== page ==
When these bikes were made the most common type of custom bike was the "chopper"; The term originated in the 1950s with people buying war surplus bikes and "chopping off" everything that wasn't needed (mostly the military accessories like rifle scabbards and the brackets that attached them to the frame). With the interstate highway system developing stability at speed became more important than precise steering at lower speeds (as needed on rock strewn &/or rutted dirt roads) so the original chopper guys increased the rake a bit to increase the trail and then added slightly longer forks to keep the front of the bike at the original height. By the '70s people that didn't really understand why the front end was altered and figured if some was good more must be better were building monstrosities that were barely rideable but people thought they looked cool. The factories decided they could sell more bikes if they produced "factory chopper" models that resembled what customizers were doing, with the forks kicked out a bit, "peanut" style tanks and stepped seats but without the bad handling. In Honda's case that meant a range of "Custom" models based on bikes already in their product line with model numbers ending in "C" such as the CX500C (if you check the steering head the VIN plate should indicate the model number as well as the Date of Manufacture and Model Year).

Welcome to the forum. Please add your location and your bike's model and model year to your profile so that you don't have to remember to tell us every time and we don't have to keep asking when you forget (see Forum Settings link in my signature).

And welcome to the world of antique vehicle ownership (they own us, not the other way around). Your bike is about 4 decades old and obviously hasn't had a lot of the maintenance necessary to keep it safe & reliable so it is highly recommended to download the Factory Shop Manual for your model (available through the CX Wiki - link in my signature) and go through all of the service procedures, regardless of whether your bike has reached the specified mileage. It will also help you figure out what is missing and how to install those parts.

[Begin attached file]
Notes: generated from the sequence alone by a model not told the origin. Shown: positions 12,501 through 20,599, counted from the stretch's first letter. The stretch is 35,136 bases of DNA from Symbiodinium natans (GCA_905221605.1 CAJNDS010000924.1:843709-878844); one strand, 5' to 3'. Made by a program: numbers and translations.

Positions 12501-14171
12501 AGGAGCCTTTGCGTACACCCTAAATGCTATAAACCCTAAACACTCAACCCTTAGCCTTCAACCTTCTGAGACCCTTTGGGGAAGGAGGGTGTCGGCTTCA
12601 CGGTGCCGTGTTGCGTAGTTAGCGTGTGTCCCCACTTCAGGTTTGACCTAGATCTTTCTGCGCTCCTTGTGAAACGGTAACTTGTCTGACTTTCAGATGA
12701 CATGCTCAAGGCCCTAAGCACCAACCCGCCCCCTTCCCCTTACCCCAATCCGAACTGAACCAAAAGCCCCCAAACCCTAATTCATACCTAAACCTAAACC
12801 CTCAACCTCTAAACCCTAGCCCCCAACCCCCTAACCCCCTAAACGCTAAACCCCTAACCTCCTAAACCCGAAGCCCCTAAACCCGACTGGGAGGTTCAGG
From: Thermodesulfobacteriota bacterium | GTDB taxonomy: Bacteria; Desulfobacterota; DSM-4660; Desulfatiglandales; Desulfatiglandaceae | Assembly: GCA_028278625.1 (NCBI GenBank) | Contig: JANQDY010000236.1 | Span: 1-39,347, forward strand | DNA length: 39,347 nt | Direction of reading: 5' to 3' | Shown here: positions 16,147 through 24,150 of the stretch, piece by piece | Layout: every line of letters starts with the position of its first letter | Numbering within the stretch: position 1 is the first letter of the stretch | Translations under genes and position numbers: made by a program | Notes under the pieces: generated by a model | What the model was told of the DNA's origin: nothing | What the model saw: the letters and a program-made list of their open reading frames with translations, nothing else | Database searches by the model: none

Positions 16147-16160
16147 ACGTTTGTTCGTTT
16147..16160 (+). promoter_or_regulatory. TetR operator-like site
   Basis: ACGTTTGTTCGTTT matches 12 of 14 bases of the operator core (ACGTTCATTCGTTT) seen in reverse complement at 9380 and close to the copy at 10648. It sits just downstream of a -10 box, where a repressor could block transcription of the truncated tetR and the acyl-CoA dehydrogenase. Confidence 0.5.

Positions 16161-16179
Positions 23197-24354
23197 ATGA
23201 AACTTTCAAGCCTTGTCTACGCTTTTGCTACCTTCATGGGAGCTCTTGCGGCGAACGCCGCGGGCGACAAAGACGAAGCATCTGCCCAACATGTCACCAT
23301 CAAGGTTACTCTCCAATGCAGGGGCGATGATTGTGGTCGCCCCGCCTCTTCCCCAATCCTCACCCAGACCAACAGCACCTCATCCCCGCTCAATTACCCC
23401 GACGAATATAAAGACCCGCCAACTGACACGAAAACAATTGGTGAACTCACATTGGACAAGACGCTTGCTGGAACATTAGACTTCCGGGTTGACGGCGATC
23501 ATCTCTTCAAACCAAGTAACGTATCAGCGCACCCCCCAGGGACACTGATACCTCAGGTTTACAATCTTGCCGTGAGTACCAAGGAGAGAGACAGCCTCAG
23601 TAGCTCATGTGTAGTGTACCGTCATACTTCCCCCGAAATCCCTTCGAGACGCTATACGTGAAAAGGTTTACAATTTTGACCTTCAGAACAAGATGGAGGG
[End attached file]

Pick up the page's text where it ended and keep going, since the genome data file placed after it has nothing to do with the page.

I also recommend looking on all rubber parts with suspicion because rubber does not age gracefully. I'm pretty sure I see cracked tire sidewalls; If they are you don't need to check the date codes on them to know they are well over 5 years and due to be replaced old no matter how good they look & feel (old rubber simply cannot flow around the irregularities in the asphalt well enough to grip when leaned into a turn, especially if it is cool or wet).
I see the original rubber brake line hanging over the handlebars (do I see the caliper on the other end of it? Is it complete?). Manufacturers of rubber lines recommend replacing them every 2 or 3 fluid changes (= 5 or 6 years) so I recommend shopping for modern stainless braided ones (they last practically forever and double the life of the fluid).
And don't forget things like the rad hoses and the boot between the engine and swingarm (they can crack on the bottom where you don't see it).
 

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1978 CX500 "The Grub", 1983 GL650I "Nimbus"
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You're missing the impeller.
The first, important question is do you have a title? Without a title, it's not worth pouring money into.
Now, if you found a complete, untitled CX Custom...